The inventors are Rust, Brenden Michael (Loveland, CO), Keffeler, David Michael (Niwot, CO) and Heyd, Andrew Rudolph (Longmont, CO, US). Filing date is November 1, 2012.
Using a 'flat' spring design, the mechanical invention described in Dot Hill's 99th US patent, numbered 8,840,095, Storage device carrier ejection spring, takes less space than traditional coiled springs. The additional space provided by the more efficient spring can be used to design a shallower chassis depth, or to allow more length for storage controller modules and power supplies.
Abstract of the patent: "A spring for ejecting a storage device module from a chassis is provided. The spring includes a first end, where the first end is held captive when the spring is installed in the chassis. The spring includes a second end, opposite the first end, and a body between the first and second ends. The body is formed with serpentine bends proceeding linearly between the first and second ends and in a common plane with the first end. The second end is oriented orthogonal to the common plane. The spring is in expansion when the storage device module is inserted into the chassis. The storage device module pushes against the second end when the storage device module is fully inserted into the chassis. The spring exerts force outward from the chassis when expanded."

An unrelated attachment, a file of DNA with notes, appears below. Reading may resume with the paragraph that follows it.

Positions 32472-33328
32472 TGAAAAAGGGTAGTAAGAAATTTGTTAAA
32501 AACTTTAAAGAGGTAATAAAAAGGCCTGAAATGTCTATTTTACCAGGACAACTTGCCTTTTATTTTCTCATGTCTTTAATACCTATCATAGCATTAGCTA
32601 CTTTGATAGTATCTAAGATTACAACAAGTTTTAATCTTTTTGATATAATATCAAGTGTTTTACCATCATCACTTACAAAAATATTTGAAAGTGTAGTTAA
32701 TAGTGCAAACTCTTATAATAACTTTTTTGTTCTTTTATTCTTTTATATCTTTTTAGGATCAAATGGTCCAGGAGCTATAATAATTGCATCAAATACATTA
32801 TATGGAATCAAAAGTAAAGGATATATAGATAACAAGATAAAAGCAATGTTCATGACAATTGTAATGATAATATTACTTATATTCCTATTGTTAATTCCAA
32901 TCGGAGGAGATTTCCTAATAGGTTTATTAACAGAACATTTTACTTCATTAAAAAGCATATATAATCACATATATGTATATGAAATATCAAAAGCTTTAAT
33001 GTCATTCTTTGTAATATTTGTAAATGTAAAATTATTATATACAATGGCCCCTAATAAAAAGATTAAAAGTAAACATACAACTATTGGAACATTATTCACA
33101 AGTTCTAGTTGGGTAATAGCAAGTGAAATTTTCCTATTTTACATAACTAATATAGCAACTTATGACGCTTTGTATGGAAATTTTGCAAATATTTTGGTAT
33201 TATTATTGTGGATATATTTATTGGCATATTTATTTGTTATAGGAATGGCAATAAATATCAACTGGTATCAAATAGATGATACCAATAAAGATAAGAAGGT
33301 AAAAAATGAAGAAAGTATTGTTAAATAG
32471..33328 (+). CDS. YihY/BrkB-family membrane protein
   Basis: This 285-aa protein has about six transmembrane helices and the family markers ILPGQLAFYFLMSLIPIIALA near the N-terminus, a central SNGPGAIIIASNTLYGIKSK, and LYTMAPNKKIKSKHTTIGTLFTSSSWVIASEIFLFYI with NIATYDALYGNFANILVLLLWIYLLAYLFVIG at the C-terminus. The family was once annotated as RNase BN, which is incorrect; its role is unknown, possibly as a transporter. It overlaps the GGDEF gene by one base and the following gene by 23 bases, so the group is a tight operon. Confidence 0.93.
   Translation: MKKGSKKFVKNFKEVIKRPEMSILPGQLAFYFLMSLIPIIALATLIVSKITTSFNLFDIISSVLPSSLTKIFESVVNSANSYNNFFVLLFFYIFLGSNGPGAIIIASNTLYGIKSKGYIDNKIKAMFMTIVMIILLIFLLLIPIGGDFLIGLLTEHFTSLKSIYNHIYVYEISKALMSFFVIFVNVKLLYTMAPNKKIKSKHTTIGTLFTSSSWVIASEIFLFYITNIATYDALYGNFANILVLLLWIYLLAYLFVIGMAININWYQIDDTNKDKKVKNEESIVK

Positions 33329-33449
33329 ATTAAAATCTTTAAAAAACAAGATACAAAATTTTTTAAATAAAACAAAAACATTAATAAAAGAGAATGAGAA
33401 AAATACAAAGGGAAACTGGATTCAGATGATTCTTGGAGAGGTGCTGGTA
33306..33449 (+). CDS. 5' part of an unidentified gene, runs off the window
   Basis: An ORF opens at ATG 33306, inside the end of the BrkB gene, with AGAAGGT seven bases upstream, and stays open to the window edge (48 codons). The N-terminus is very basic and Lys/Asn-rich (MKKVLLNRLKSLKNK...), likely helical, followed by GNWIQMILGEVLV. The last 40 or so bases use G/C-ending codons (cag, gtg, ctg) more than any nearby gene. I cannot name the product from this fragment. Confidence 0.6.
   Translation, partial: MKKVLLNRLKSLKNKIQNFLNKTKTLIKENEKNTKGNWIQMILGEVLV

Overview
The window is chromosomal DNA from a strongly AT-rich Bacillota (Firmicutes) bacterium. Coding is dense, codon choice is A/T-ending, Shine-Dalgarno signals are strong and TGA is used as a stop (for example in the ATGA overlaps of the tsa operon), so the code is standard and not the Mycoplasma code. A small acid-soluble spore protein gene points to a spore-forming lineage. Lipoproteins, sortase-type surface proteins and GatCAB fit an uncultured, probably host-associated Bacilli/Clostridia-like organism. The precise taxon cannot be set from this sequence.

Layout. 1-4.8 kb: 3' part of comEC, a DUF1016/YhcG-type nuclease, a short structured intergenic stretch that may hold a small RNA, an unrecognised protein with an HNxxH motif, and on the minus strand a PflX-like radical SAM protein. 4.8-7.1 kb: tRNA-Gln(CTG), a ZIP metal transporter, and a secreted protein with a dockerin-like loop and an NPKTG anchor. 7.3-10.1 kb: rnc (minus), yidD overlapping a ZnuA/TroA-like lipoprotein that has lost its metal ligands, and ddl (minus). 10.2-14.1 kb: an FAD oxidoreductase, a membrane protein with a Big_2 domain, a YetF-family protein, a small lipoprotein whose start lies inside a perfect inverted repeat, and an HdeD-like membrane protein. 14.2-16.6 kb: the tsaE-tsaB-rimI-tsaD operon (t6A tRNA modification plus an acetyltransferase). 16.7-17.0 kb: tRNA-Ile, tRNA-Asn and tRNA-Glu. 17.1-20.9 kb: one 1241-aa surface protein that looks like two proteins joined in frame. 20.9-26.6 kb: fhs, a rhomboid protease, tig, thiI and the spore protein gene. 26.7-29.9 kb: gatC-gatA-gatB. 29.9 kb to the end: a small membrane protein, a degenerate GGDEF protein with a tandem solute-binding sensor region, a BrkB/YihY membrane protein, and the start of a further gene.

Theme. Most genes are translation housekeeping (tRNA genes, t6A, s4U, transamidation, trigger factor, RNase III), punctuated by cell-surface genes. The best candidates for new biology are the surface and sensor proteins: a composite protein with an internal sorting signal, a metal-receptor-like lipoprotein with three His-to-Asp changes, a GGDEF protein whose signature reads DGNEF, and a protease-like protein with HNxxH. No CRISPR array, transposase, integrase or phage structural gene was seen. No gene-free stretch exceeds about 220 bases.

"This innovation, which is already being used in Dot Hill's small form factor arrays, provides more flexibility in our design process allowing us to use the additional real estate for larger controller units or power supplies. The flat spring design also makes it possible to develop a shorter chassis footprint, which is highly desirable for numerous applications," said Ken Day, CTO, Dot Hill. "Our large portfolio of internally developed intellectual property allows us to deliver truly unique products that provide 99.999% data availability and a range of features that make a real difference for our customers."